The present study demonstrated that up to 40% patients with CADASIL harbouring R544C mutation could develop ICH during the follow-up course. The impacts of ICH on functional outcome were huge and included increased risk of stroke recurrence and mortality. The risk factors for ICH identified in these patients were strong family history of stroke and severe white matter changes on neuroimaging.
There were several novel findings from our study. First, we described 37 ICH events on 28 patients of CADASIL, which is by far the largest case series to date. Apart from scatter case reports, one recent Korea study reported 22 ICH events out of 16 patients and another Taiwan study presented 18 cases of clinical or neuroimaging history of ICH.3 4 Interestingly, all these studies came from area where R544C mutation was prevalent. Second, a substantial high proportion (up to 30%) of patients had ICH as their initial presentation, and they were prone to have recurrent stroke and higher risk of mortality. This finding also implied that clinicians should consider the possibility of CADASIL even in patients with ICH, especially when they had strong family history of stroke, severe WMH lesion or high burden of CMBs. In addition, the prevalence of hypertension was high in our group, and the most common locations of ICH were also compatible with typical hypertensive haemorrhage. Whether a specific R544C phenotype of CADASIL vasculopathy, or a superimposed hypertensive arteriopathy, was responsible for the occurrence of ICH required further investigation.4 5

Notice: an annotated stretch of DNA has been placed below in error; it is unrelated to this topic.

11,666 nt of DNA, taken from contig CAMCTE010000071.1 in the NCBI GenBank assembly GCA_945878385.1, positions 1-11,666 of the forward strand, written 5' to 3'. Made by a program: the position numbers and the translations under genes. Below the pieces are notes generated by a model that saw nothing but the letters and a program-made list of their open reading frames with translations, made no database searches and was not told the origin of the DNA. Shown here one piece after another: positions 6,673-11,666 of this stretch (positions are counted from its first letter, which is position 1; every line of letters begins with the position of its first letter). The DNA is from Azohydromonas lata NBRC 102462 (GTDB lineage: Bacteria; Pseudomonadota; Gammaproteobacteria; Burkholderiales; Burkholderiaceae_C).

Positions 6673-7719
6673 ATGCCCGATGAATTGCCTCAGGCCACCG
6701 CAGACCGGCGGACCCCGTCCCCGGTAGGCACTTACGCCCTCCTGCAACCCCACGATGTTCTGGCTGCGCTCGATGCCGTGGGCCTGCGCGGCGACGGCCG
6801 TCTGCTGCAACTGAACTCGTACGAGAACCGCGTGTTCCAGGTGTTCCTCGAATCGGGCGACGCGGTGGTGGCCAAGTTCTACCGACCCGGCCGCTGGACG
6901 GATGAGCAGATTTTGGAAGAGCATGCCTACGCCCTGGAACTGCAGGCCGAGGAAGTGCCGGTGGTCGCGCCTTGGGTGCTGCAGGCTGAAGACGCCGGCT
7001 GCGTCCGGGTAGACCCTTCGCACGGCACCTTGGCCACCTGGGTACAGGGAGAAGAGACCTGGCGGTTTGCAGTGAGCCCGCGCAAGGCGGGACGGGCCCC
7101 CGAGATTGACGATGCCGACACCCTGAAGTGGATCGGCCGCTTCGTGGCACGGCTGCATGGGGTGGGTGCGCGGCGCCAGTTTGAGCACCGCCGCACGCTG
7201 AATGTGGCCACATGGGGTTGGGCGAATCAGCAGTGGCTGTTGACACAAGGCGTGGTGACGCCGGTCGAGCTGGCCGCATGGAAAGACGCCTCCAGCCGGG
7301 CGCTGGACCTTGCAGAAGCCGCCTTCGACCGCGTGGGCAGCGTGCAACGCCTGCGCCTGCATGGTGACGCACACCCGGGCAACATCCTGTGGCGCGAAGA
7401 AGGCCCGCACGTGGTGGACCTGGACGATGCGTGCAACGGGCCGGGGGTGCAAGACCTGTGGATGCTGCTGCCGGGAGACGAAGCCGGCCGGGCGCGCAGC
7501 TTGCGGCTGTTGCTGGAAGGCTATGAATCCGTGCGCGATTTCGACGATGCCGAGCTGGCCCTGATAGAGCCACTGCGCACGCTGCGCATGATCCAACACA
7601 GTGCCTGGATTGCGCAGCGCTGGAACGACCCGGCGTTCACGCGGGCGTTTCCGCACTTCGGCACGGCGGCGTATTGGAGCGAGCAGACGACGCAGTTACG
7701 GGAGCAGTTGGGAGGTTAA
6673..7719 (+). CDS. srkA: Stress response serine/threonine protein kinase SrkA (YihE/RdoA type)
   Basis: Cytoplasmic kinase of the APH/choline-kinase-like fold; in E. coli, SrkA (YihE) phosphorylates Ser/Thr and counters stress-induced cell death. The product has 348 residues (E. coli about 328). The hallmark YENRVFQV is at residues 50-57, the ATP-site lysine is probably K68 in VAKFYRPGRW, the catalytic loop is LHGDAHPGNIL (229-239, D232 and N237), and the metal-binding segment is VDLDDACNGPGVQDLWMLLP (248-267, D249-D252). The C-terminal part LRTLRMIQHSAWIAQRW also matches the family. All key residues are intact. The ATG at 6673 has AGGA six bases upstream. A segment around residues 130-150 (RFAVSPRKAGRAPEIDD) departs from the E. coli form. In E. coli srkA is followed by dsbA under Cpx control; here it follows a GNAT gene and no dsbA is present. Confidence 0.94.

There were limitations of our study. First, patients recruited from the stroke registry were only screened for R544C mutation because it accounted for more than 70% of NOTCH3 mutation in Taiwan. Consequently, our findings may not be applicable to other mutation sites of NOTCH3 or other populations. Second, our study included patients with stroke only. Patients with CADASIL without stroke but with other manifestations were not included, thus we could not identify crucial background factors related to the occurrence of stroke.
In conclusion, the present study found ICH events in a high proportion of patients with CADASIL with NOTCH3 mutation R544C. Subjects with ICH as their first stroke event had significantly higher risk of recurrent stroke and mortality. Further study to determine the appropriate management of patients with CADASIL is essential to both preventing ischaemic and avoiding haemorrhagic events.
Contributors C-HC and S-CT planned the study. All authors contributed to data acquisition. C-HC, Y-WC and H-HT analysed the data. C-HC wrote the first draft. S-CT and J-SJ revised the draft paper. All authors reviewed the manuscript and approved the final version.
Funding The authors have not declared a specific grant for this research from any funding agency in the public, commercial or not-for-profit sectors.
Competing interests None declared.
Patient consent Not required.
Ethics approval Research Ethics Committee, National Taiwan University Hospital.
Provenance and peer review Not commissioned; externally peer reviewed.